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Function Declaration Syntax

HLSL functions are declared with the following syntax.

[StorageClass] [clipplanes()] [precise] Return_Value Name ( [ArgumentList] ) [: Semantic]

{

  [StatementBlock]

};

 

Parameters

StorageClass

Modifier that redefines a function declaration. inline is currently the only modifier value. The modifier value must be inline because it is also the default value. Therefore, a function is inline regardless of whether you specify inline, and all functions in HLSL are inline. An inline function generates a copy of the function body (when compiling) for each function call. This is done to decrease the overhead of calling the function.

Clipplanes

Optional list of clip planes, which is up to 6 user-specified clip planes. This is an alternate mechanism for SV_ClipDistance that works on feature level 9_x and higher.

Name

An ASCII string that uniquely identifies the name of the shader function.

ArgumentList

Optional argument list, which is a comma-separated list of arguments passed into a function.

Semantic

Optional string that identifies the intended usage of the return data (see Semantics (DirectX HLSL)).

StatementBlock

Optional statements that make up the body of the function. A function defined without a body is called a function prototype; the body of a prototype function must be defined elsewhere before the function can be called.

Return Value

The return type can be any one of these HLSL types.

Remarks

The syntax on this page describes almost every type of HLSL function, this includes vertex shaders, pixel shaders, and helper functions. While a geometry shader is also implemented with a function, its syntax is a little more complicated, so there is a separate page that defines a geometry shader function declaration (see Geometry-Shader Object (DirectX HLSL)).

A function can be overloaded as long as it is given a unique combination of name, return value, parameter types, or parameter order. HLSL also implements a number of built in, or intrinsic functions.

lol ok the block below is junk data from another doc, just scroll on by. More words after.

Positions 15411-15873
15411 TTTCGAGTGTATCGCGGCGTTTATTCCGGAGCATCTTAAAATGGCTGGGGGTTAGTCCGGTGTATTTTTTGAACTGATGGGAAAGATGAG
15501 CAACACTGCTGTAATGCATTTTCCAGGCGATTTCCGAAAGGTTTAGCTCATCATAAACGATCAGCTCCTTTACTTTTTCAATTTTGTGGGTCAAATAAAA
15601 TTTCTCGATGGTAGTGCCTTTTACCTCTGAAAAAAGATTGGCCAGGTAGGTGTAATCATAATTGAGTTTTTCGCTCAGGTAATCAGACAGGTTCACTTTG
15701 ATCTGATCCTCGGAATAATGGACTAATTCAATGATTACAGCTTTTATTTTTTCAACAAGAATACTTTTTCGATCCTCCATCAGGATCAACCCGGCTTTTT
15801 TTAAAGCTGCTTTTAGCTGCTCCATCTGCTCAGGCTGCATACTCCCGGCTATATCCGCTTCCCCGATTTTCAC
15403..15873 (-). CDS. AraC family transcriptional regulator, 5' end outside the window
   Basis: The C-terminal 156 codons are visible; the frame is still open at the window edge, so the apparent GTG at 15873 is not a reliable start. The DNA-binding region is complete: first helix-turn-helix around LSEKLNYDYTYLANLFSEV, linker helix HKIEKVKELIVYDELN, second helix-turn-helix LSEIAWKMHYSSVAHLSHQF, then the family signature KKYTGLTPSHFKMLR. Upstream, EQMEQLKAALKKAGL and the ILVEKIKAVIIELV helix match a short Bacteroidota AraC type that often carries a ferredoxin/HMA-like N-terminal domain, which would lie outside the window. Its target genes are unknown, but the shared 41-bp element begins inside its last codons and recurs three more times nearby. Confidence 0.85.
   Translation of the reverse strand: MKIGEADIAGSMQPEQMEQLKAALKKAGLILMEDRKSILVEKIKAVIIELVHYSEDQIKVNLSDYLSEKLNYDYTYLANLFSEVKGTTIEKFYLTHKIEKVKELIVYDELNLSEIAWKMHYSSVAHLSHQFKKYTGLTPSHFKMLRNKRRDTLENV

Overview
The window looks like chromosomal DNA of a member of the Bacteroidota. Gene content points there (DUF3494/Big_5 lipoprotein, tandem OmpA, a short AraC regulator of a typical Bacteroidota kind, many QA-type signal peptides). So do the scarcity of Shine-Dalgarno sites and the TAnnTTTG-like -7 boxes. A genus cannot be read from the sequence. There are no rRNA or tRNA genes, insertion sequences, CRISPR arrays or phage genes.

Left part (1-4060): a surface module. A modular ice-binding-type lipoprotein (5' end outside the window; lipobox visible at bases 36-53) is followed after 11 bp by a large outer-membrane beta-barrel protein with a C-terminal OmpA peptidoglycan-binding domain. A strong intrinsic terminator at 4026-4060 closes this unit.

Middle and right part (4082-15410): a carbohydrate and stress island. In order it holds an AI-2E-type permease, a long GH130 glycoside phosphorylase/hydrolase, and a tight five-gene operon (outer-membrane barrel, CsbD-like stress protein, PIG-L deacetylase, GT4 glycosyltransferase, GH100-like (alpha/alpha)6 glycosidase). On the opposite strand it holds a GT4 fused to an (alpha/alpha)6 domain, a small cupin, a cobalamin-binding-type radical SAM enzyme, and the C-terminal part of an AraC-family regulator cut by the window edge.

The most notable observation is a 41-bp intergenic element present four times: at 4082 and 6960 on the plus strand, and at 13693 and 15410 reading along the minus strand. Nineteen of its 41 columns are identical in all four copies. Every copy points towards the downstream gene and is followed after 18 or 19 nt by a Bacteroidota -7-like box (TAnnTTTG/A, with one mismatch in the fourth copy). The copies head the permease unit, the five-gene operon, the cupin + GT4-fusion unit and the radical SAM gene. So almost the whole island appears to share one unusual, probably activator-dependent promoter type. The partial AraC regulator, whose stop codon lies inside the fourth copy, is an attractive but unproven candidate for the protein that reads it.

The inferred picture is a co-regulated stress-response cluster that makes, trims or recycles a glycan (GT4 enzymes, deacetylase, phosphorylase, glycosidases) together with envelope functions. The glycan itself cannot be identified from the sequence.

You can specify user-specific clip planes with the clipplanes attribute. Windows applies these clip planes to all of the primitives drawn. The clipplanes attribute works like SV_ClipDistance but works on all hardware feature level 9_x and higher. For more info, see User clip planes on feature level 9 hardware.

Examples

This example is from BasicHLSL10.fx from the BasicHLSL10 Sample.



struct VS_OUTPUT
{
    float4 Position   : SV_POSITION; 
    float4 Diffuse    : COLOR0;
    float2 TextureUV  : TEXCOORD0;
};

VS_OUTPUT RenderSceneVS( float4 vPos : POSITION,
                         float3 vNormal : NORMAL,
                         float2 vTexCoord0 : TEXCOORD,
                         uniform int nNumLights,
                         uniform bool bTexture,
                         uniform bool bAnimate )
{
    VS_OUTPUT Output;
    ...
    return Output;    
}

This example from AdvancedParticles.fx from the AdvancedParticles Sample, illustrates using a semantic for the return type.


//
// PS for particles
//
float4 PSPointSprite(PSSceneIn input) : SV_Target
{   
    return g_txDiffuse.Sample( g_samLinear, input.tex ) * input.color;
}

Related topics

Functions (DirectX HLSL)

 

 

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